Posted on 09/04/2015

The first LAPD division with full deployment of body cameras completes successful first week as part of a larger Connected Officer initiative to harness the power of technology in policing.

After the first week of the initial rollout, Mayor Eric Garcetti today released the full details of his nation-leading Los Angeles Police Department (LAPD) body-worn video camera initiative at the LAPD Mission Division in Mission Hills. The Mission Division received the first 250 of the initial 860-cameras donated by the Los Angeles Police Foundation.

Part of a larger Connected Officer initiative, the cameras are accompanied by smartphones that connect LAPD officers to the Internet and applications that help them do their jobs better. In the first two days of the rollout, approximately 1,000 videos were recorded.

Mission Division is the first of three divisions which will deploy the body cameras in the initial phase. Newton Division will roll out the cameras on Monday, September 14, followed by Central Traffic Division on Monday, September 28. By the end of 2016, body cameras will be distributed department-wide to 7,000 officers.

The cameras, manufactured by TASER International, Inc., are each accompanied by a fully equipped, connected smartphone -- a Samsung Galaxy S6 -- donated to the LAPD by Sprint. In addition to connecting officers to standard smartphone apps, Sprint will assist the Department with establishing an LAPD mobile app store and developing the first few mobile applications specifically created for officers. These apps will be designed to help officers in their daily work, and to connect them in the field to the LAPD's powerful data and digital capabilities.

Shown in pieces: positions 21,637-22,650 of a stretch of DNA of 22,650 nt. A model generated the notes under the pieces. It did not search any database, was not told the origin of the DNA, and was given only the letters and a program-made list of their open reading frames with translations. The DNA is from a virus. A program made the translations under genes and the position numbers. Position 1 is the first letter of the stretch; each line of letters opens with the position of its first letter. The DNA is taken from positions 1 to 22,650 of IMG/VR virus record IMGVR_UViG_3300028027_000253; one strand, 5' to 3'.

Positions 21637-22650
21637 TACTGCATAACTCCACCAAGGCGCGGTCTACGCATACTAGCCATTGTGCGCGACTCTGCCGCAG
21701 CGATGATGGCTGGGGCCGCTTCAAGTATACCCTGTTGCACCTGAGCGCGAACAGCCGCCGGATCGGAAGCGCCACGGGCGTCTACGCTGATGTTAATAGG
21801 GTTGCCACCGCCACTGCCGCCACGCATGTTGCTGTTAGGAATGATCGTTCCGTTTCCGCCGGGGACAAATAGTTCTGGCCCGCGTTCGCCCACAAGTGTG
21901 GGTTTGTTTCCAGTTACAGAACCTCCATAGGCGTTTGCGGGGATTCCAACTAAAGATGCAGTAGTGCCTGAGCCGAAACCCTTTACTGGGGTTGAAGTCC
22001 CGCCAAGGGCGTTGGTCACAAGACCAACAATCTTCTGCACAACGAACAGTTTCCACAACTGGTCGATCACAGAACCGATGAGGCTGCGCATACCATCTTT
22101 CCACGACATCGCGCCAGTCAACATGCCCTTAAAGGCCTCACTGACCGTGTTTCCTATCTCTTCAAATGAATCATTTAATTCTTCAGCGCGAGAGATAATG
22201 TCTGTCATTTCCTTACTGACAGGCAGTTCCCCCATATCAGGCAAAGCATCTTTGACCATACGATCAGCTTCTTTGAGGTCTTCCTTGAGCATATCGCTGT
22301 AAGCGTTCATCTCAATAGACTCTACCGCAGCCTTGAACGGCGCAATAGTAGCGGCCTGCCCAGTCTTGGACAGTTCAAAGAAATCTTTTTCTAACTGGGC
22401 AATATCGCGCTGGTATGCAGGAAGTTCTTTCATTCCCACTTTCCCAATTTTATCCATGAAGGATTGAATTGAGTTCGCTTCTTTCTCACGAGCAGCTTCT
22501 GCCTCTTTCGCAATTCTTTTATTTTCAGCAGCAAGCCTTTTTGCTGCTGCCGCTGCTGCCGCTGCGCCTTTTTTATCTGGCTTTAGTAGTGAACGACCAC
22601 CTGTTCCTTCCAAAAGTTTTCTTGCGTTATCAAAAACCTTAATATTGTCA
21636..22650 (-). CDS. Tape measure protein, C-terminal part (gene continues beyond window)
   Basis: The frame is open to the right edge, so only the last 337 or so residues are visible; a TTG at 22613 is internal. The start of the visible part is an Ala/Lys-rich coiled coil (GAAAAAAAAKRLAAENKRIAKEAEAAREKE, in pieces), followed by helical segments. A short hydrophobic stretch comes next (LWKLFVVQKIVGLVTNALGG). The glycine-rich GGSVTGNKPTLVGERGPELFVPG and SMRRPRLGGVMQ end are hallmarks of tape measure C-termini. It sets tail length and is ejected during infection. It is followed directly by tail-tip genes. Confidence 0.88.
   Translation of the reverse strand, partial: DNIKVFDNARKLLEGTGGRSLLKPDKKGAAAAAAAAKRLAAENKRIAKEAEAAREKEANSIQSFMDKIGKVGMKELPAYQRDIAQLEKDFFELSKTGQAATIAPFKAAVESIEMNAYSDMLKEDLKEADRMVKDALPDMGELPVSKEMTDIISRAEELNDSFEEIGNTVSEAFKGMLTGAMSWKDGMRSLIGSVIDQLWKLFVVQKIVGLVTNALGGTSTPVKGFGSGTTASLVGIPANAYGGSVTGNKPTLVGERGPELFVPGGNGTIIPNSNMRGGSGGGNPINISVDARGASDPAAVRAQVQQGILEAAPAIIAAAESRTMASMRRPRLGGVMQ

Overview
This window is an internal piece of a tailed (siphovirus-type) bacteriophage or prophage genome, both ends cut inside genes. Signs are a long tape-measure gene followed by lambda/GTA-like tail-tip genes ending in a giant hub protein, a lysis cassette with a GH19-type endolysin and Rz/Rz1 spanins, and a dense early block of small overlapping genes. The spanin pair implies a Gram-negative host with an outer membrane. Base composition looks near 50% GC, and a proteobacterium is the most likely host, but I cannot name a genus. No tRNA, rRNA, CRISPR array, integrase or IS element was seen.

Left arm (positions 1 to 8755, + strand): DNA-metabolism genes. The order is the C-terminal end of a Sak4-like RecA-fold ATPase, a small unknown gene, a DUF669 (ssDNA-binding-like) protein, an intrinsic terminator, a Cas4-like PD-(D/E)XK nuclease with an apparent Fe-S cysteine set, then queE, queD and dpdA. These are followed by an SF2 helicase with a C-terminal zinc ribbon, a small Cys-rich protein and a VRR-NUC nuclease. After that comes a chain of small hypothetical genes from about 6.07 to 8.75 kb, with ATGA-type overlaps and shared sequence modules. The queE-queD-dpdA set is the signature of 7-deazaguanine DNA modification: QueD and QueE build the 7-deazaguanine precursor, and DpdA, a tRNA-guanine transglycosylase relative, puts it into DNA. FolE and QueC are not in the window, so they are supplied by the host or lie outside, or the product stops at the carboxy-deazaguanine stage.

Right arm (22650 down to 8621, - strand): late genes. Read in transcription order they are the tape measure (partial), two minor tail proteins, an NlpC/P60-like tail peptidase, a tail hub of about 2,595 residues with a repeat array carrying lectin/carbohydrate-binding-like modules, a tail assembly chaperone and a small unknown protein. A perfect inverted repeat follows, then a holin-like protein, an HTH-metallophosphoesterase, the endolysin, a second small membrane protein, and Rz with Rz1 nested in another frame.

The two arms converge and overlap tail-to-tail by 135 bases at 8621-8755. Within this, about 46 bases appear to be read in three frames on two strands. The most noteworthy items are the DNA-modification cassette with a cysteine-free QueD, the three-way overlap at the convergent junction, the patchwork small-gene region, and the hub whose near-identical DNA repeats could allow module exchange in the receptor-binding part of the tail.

"I'm proud that the LAPD continues to lead the nation, creating a model for 21st Century policing," said Mayor Garcetti. "The department is moving to use today's mobile, sensing, cloud, and Internet technologies to enhance their ability to do their jobs, better protect our city, and strengthen public trust. We're harnessing the power of technology to better provide one of the most basic city functions: public safety."

As part of the connected officer initiative, the LAPD has begun installing Wi-Fi in all of the city's police stations and facilities. The Wi-Fi access points and equipment are being donated by Ruckus Wireless.

"These cameras will revolutionize policing as we know it, not just for Los Angeles but nationwide," said Councilmember Mitchell Englander, Chair of the Public Safety Committee. "The same way the bulletproof vest quickly became a tool for every officer, these cameras and their ever-advancing technology will be an everyday tool to protect our officers and the public."

To support the vastly increased data needs of body-worn cameras, smartphones, and blue apps, the LAPD is leveraging the City's powerful fiber optic network to provide the necessary bandwidth for video transfer and storage. The first 860 cameras will require nearly as much bandwidth as more than 40,000 City of Los Angeles employees use today.

"The Connected Officer concept raises policing to the next level," said Chief Charlie Beck. "This connectivity redefines the officer experience and their ability to provide services to community. Furthermore, these devices allow officers to stay in the community longer, reducing the need to return to the police station."

The body camera rollout included a field testing period, during which the LAPD sought input from officers, non-profits, community groups, the ACLU, and the public -- including an online survey written by UCLA Professor Jeff Brantingham.

The LAPD also received a $1 million grant from the Department of Justice’s research arm, the National Institute of Justice, to study the impact of body-worn cameras on officer and citizen behavior. This study will be conducted in partnership with Justice and Security Strategies, as well as with academics from UCLA and George Mason University.

"Today is an important and historic day for the LAPD and for law enforcement nationwide," said Police Commission President Steve Soboroff. "I'm grateful for Mayor Garcetti's commitment to the expansion of this program from our initial phase to the 7,000-camera department-wide deployment, making this the largest body camera program in the U.S."


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Mayor Garcetti And LAPD Announce Body Camera Rollout